The hero emerges from the special world, transformed by his experience. There is often a replay here of the mock death-and-rebirth of stage 8, as the hero once again faces death and survives. Each ordeal wins him new command over the Force. He is transformed into a new being by his experience.
12) RETURN WITH THE ELIXIR.
The hero comes back to his ordinary world, but his adventure would be meaningless unless he brought back the elixir, treasure, or some lesson from the special world. Sometimes it’s just knowledge or experience, but unless he comes back with the exlixir or some boon to mankind, he’s doomed to repeat the adventure until he does. Many comedies use this ending, as a foolish character refuses to learn his lesson and embarks on the same folly that got him in trouble in the first place.
Sometimes the boon is treasure won on the quest, or love, or just the knowledge that the special world exists and can be survived. Sometimes it’s just coming home with a good story to tell.
THE SHORT FORM OF THE HERO STORY:
The hero is introduced in his ordinary world, where he receives the call to adventure. He is reluctant at first but is encouraged by the wise old man or woman to cross the first threshold, where he encounters tests and helpers. He reaches the innermost cave, where he endures the supreme ordeal. He seizes the sword or the treasure and is pursued on the road back to his world. He is resurrected and transformed by his experience. He returns to his ordinary world with a treasure, boon, or elixir to benefit his world.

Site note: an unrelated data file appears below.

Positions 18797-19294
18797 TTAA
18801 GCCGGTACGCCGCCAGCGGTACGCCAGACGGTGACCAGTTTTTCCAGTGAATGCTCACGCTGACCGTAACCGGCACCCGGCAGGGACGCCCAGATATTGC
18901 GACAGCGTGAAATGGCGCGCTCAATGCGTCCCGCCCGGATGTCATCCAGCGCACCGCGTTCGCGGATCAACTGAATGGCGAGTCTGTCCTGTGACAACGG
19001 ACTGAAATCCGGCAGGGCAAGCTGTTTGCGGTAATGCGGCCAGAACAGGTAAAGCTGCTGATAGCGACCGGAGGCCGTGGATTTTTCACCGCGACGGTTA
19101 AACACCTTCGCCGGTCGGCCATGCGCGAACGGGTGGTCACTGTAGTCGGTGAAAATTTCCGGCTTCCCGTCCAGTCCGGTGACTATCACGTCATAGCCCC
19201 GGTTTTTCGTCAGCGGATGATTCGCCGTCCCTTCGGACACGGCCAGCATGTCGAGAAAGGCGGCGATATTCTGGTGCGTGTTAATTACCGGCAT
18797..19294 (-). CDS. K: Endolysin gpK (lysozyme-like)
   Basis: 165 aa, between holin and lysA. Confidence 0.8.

As with any formula, there are pitfalls to be avoided. Following the guidelines of myth too rigidly can lead to a stiff, unnatural structure, and there is danger of being too obvious.
The HERO MYTH is a skeleton that should be masked with the details of the individual story, and the structure should not call attention to itself. The order of the hero’s stages as given here is only one of many variations. The stages can be deleted, added to, and drastically reshuffled without losing their power.
The values of the myth are what’s important. The images of the basic version — young heroes seeking magic swords from old wizards, fighting evil dragons in deep caves, etc., — are just symbols, and can be changed infinitely to suit the story at hand.
The myth is easily translated to contemporary dramas, comedies, romances, or action-adventures by substituting modern equivalents for the symbolic figures and props of the hero story. The Wise Old Man may be a real shaman or Wizard, but he can also be any kind of mentor or teacher, doctor or therapist, crusty but benign boss, tough but fair top sargeant, parent, grandfather, etc. Modern heroes may not be going into caves and labyrinths to fight their mythical beasts, but they do enter an innermost cave by going into space, to the bottom of the sea, into their own minds, or into the depths of a modern city.